What is wrong with going to the essence of the matter, skipping the process, and reducing everything to its lowest common denominator? Doesn’t efficiency demand such an approach? Isn’t the most effective method of attaining an end, to identify the units of measurement which determine the outcome of a potential formula, then to focus upon developing such units and discarding the ancillary components?
The problem with such an approach, of course, should be self-evident: it ignores the meticulous procedural steps which comprise the importance of process. “Process” is often ignored by the second and subsequent generational leaders. It is likened to doing away with the social courtesies and rituals surrounding an activity.
In religious contexts, it represents the sacred steps which one must embrace in order to complete the ritual itself; and, in some societies, the process itself is of greater importance than the completion and attainment of the objective for which it is engaged. To ignore the process and merely piece together the lowest common denominators, is to undermine the relevance of the activity itself. Sequence of ritualistic application is important; how one does it, is often of greater relevance than what one does.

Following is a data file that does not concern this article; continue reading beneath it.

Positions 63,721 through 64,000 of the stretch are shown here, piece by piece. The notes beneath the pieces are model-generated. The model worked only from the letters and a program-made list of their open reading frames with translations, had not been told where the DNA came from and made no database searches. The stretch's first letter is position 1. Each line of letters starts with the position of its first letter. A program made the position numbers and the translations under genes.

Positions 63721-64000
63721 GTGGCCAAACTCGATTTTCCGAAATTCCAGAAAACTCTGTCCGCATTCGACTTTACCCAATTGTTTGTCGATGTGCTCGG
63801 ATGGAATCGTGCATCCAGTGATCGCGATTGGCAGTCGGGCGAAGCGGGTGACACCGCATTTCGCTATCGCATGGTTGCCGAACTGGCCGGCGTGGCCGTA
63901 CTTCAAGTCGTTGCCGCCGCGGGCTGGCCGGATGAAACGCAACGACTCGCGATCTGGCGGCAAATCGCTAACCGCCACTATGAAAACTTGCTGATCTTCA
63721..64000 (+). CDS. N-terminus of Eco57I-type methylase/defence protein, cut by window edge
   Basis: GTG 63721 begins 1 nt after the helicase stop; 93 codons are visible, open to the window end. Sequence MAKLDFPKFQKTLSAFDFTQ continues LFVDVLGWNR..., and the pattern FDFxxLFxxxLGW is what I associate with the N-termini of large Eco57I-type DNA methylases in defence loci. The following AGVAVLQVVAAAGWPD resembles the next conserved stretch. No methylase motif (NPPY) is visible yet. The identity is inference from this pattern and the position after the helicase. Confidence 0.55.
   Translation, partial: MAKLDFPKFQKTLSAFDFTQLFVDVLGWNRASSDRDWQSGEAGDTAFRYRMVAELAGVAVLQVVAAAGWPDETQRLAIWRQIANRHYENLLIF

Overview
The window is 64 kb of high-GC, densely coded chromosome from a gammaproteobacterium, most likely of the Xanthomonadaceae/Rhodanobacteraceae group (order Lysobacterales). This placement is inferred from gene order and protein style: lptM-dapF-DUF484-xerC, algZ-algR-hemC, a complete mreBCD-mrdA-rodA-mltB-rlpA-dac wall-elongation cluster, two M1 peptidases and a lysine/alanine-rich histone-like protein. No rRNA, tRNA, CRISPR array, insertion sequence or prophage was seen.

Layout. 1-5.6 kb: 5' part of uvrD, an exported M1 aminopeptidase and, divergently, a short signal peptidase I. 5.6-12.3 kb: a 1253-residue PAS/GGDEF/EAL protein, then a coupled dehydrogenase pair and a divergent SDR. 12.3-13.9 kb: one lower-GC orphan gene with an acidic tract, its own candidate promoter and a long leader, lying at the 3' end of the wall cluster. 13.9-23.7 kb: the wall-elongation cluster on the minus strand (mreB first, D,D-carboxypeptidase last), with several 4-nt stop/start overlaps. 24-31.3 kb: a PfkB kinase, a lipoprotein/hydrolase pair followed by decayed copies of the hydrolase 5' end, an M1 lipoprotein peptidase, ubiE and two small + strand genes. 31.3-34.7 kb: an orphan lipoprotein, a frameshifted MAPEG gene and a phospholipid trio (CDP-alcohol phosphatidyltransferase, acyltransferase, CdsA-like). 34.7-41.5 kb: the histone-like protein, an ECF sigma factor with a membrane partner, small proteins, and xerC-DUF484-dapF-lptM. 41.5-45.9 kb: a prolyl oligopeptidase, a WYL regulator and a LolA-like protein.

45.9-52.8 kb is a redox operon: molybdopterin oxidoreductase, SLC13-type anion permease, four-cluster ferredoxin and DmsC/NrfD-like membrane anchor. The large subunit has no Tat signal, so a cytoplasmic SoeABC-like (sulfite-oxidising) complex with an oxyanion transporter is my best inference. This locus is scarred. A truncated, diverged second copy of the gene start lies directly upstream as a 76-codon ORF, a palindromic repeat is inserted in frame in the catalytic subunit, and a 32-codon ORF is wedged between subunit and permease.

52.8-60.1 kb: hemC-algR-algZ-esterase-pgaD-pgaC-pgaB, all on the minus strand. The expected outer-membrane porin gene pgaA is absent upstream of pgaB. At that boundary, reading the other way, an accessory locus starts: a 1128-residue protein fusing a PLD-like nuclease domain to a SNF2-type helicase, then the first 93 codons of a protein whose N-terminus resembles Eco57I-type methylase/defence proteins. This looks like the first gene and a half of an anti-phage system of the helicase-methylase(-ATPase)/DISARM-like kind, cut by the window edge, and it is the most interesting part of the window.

For Federal and Postal employees who suffer from a medical condition, such that the medical condition prevents one from performing one or more of the essential elements of one’s job, the time for consideration in filing for Federal Disability Retirement benefits, whether one is under FERS or CSRS, has come to a critical point of fruition. But filing for Federal Disability Retirement benefits is not merely a matter of filling out forms (SF 3107 series for FERS, along with SF 3112 series; SF 2801 series for CSRS, along with SF 3112); for, if that were the case, one should simply do so post-haste.
But that would be a self-defeating proposition; and once the U.S. Office of Personnel Management receives that Federal Disability Retirement application based upon the approach of the lowest common denominator, they may well respond with a similar unit of division: one which takes into account merely the numerical efficiency of a denial, and not the human reality of one’s medical condition.
Robert R. McGill, Esquire